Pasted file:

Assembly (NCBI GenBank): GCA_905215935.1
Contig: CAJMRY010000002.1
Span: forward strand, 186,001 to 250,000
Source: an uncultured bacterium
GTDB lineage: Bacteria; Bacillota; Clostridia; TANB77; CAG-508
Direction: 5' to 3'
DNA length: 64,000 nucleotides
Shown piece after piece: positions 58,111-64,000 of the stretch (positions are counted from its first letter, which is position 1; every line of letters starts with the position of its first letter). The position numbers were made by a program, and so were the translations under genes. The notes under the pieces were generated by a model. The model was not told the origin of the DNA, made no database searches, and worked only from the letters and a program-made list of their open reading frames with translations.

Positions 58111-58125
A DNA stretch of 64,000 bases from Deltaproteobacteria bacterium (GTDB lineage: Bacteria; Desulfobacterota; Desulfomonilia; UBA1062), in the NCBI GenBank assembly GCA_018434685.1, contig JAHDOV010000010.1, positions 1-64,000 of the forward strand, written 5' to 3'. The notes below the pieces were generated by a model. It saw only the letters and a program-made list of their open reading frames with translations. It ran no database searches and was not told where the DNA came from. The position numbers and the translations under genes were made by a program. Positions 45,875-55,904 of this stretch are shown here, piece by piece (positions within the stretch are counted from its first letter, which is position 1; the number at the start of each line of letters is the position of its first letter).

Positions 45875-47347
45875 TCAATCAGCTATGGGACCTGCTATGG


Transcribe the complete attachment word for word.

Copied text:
Assembly (NCBI GenBank): GCA_905215935.1
Contig: CAJMRY010000002.1
Span: forward strand, 186,001 to 250,000
Source: an uncultured bacterium
GTDB lineage: Bacteria; Bacillota; Clostridia; TANB77; CAG-508
Direction: 5' to 3'
DNA length: 64,000 nucleotides
Shown piece after piece: positions 58,111-64,000 of the stretch (positions are counted from its first letter, which is position 1; every line of letters starts with the position of its first letter). The position numbers were made by a program, and so were the translations under genes. The notes under the pieces were generated by a model. The model was not told the origin of the DNA, made no database searches, and worked only from the letters and a program-made list of their open reading frames with translations.

Positions 58111-58125
A DNA stretch of 64,000 bases from Deltaproteobacteria bacterium (GTDB lineage: Bacteria; Desulfobacterota; Desulfomonilia; UBA1062), in the NCBI GenBank assembly GCA_018434685.1, contig JAHDOV010000010.1, positions 1-64,000 of the forward strand, written 5' to 3'. The notes below the pieces were generated by a model. It saw only the letters and a program-made list of their open reading frames with translations. It ran no database searches and was not told where the DNA came from. The position numbers and the translations under genes were made by a program. Positions 45,875-55,904 of this stretch are shown here, piece by piece (positions within the stretch are counted from its first letter, which is position 1; the number at the start of each line of letters is the position of its first letter).

Positions 45875-47347
45875 TCAATCAGCTATGGGACCTGCTATGG